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Librarian Sharon Edwards closes chapter on a career

New head librarian Laurie Huestis and Sharon Edwards cut the retirement party cake.

Sharon Edwards received gifts -- and hugs -- from patrons, friends and staff members.

Sharon Edwards was just looking for a job — any job — when she joined Fort Macleod RCMP Centennial Library as assistant librarian.
Little did Edwards know she was writing the first chapter in a story that would only end almost 32 years later when she retired as head librarian.
“I had no knowledge of libraries,” Edwards said Thursday as her last day of work drew to a close. “I was green.”
Edwards might have been green when she started as assistant to head librarian Maryanne Hardy, but she grew into the position.
The library board organized a come-and-go reception Thursday night so people could pay tribute to their long-time librarian.
“I can’t imagine Main Street without you,” library board chairman Marilyn Roemer said.
Edwards received gifts and bouquets of flowers from long-time patrons.
Colleen Brooks, who worked at the library for eight years under Edwards’ supervision, praised the head librarian as “an amazing boss.”
“She made the place come alive,” Brooks said of Edwards. “It was the best job I ever had.”
Edwards moved to Fort Macleod from Bermuda in 1980 following the death of her husband.
With no experience in the position, Edwards completed the Library Technician program offered by the Southern Alberta Institute of Technology through distance learning.
In 1981 Edwards became the head librarian, and in the following three decades watched and learned as libraries continued to evolve.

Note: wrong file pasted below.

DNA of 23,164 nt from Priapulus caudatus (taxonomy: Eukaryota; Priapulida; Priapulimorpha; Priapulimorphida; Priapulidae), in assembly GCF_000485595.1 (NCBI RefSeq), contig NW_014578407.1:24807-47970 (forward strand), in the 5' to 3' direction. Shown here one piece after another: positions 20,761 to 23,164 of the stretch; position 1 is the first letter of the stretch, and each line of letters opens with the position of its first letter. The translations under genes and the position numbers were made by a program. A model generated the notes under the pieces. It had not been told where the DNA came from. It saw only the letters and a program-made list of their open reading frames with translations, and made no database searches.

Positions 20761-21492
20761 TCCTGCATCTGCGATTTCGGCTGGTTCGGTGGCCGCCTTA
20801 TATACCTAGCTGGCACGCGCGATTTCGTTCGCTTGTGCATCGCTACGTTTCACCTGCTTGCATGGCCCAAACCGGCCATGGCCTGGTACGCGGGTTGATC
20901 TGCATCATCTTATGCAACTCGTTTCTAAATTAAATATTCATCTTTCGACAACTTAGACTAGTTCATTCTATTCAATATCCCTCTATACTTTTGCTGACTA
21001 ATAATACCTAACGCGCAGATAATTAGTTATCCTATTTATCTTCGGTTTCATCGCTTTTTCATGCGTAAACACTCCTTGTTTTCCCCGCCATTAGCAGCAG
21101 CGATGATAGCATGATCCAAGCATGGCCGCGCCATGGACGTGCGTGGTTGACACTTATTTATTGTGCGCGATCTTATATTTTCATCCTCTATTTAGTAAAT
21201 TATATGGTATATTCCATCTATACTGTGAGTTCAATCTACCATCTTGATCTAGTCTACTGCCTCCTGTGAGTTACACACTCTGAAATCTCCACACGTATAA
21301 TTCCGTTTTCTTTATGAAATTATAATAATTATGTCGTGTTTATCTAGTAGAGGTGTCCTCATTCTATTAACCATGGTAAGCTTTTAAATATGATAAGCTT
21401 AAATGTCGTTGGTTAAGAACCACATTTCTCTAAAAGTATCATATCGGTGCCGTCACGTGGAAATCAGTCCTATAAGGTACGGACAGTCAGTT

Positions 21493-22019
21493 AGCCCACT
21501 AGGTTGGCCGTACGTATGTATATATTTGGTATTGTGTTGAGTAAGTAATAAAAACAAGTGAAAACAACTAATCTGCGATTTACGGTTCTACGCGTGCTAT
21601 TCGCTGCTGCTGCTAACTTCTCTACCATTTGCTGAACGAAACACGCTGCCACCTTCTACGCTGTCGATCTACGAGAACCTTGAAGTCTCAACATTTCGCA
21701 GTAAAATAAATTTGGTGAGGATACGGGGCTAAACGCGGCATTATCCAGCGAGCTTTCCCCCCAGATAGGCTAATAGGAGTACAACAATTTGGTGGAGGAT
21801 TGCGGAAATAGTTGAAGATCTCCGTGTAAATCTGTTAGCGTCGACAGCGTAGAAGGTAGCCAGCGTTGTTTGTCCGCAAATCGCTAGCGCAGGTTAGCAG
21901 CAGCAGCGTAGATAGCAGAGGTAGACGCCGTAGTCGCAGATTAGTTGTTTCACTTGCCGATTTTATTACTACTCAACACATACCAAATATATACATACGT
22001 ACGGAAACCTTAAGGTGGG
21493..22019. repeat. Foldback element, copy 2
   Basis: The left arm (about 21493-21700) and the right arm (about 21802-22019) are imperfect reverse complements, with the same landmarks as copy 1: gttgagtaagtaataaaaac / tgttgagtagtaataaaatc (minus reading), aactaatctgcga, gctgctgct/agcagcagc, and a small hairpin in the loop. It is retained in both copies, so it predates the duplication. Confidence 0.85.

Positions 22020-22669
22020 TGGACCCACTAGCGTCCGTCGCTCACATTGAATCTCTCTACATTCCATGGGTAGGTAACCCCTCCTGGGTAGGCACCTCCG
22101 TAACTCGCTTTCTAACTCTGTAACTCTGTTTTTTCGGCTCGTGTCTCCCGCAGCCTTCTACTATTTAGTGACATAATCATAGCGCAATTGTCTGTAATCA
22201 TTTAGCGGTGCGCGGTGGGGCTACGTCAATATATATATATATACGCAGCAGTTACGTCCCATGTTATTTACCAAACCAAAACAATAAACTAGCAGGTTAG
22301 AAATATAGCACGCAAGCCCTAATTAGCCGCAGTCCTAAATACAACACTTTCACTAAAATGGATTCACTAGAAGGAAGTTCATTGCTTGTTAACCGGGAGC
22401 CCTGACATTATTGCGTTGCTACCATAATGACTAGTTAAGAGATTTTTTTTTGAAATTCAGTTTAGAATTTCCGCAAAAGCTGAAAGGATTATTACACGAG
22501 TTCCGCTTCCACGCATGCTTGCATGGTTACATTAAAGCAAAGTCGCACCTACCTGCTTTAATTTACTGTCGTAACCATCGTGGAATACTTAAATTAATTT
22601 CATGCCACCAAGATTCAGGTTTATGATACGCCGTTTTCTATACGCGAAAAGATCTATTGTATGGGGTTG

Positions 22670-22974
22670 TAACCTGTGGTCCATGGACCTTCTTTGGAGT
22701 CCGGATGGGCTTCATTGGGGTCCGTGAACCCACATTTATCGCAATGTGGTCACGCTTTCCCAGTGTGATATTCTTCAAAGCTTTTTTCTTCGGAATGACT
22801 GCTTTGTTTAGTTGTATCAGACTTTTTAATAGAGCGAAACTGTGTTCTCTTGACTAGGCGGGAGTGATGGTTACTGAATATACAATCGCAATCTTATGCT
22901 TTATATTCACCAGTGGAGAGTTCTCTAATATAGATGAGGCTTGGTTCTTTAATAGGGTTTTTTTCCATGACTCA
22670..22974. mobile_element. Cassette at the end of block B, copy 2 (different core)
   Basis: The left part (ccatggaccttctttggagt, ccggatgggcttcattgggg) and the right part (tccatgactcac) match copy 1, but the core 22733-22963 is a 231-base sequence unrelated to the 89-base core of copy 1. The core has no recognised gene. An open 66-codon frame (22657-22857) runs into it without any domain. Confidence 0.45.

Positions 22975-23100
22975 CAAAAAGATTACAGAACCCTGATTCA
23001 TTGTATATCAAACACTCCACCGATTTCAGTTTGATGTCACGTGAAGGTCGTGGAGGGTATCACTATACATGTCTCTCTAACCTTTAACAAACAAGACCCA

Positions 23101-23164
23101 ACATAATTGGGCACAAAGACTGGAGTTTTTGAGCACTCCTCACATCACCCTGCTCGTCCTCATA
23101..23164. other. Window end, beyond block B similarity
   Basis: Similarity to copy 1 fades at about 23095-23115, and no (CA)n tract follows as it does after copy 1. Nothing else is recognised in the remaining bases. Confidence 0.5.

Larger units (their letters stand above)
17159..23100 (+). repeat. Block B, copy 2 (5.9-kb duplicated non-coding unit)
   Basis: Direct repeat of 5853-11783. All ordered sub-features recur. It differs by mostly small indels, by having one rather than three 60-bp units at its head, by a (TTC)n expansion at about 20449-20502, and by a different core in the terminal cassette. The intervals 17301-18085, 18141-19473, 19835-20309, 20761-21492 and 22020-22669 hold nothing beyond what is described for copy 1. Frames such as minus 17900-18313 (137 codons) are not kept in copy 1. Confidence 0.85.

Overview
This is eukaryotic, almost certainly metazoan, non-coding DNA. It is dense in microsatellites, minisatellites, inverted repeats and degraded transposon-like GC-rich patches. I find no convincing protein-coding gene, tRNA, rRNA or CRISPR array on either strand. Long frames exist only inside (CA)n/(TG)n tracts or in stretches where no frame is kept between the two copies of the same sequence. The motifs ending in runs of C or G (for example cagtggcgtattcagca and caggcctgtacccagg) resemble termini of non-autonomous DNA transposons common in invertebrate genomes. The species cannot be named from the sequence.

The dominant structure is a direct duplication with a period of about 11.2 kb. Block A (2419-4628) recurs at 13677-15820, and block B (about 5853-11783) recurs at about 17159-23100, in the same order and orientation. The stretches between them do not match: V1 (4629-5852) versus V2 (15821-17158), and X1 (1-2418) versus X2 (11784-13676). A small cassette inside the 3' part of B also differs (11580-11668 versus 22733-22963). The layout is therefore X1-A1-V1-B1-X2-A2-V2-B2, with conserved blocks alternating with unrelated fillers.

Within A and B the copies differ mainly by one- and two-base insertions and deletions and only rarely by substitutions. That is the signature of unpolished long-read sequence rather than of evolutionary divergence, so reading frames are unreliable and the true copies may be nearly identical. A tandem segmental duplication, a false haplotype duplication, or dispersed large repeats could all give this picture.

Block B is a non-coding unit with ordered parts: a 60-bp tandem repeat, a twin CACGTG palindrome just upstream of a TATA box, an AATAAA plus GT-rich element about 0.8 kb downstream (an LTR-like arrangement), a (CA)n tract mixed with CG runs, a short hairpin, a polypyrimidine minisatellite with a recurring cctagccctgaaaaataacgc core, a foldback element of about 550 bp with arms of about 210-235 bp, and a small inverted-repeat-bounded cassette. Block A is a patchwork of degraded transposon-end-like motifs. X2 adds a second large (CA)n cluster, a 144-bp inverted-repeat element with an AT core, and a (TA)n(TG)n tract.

Changing technology, the expansion of the library into the space formerly occupied by the Welcome Mat seniors’ centre, and the establishment of the Chinook Arch Regional Library System were highlights for Edwards.
“Chinook Arch has been a godsend,” Edwards said of the regional library system, which gives people in Fort Macleod access to materials at other libraries across southwestern Alberta.
As she prepared to end her career as head librarian, Edwards saw more advances in technology changing people’s relationships with libraries.
E-readers and the ability to access library materials on-line are among the changes.
“We’re finding a lot of our patrons don’t come in here any more,” Edwards said.
Edwards was showered with gifts and hugs on Thursday night as people came to the reception to wish her well, bringing tears to her eyes.
“This has been an emotional week for me,” Edwards said. “That’s what I’m going to miss the most — the patrons.”
“It’s been absolutely wonderful,” Edwards said. “I loved my job. I used to say I have the best job in town.”
After taking a break and doing some travelling, Edwards will start writing the next chapter in her life, which might still include the library.
“I’m going to let my name stand for casual (work) so I can come in once in a while.”

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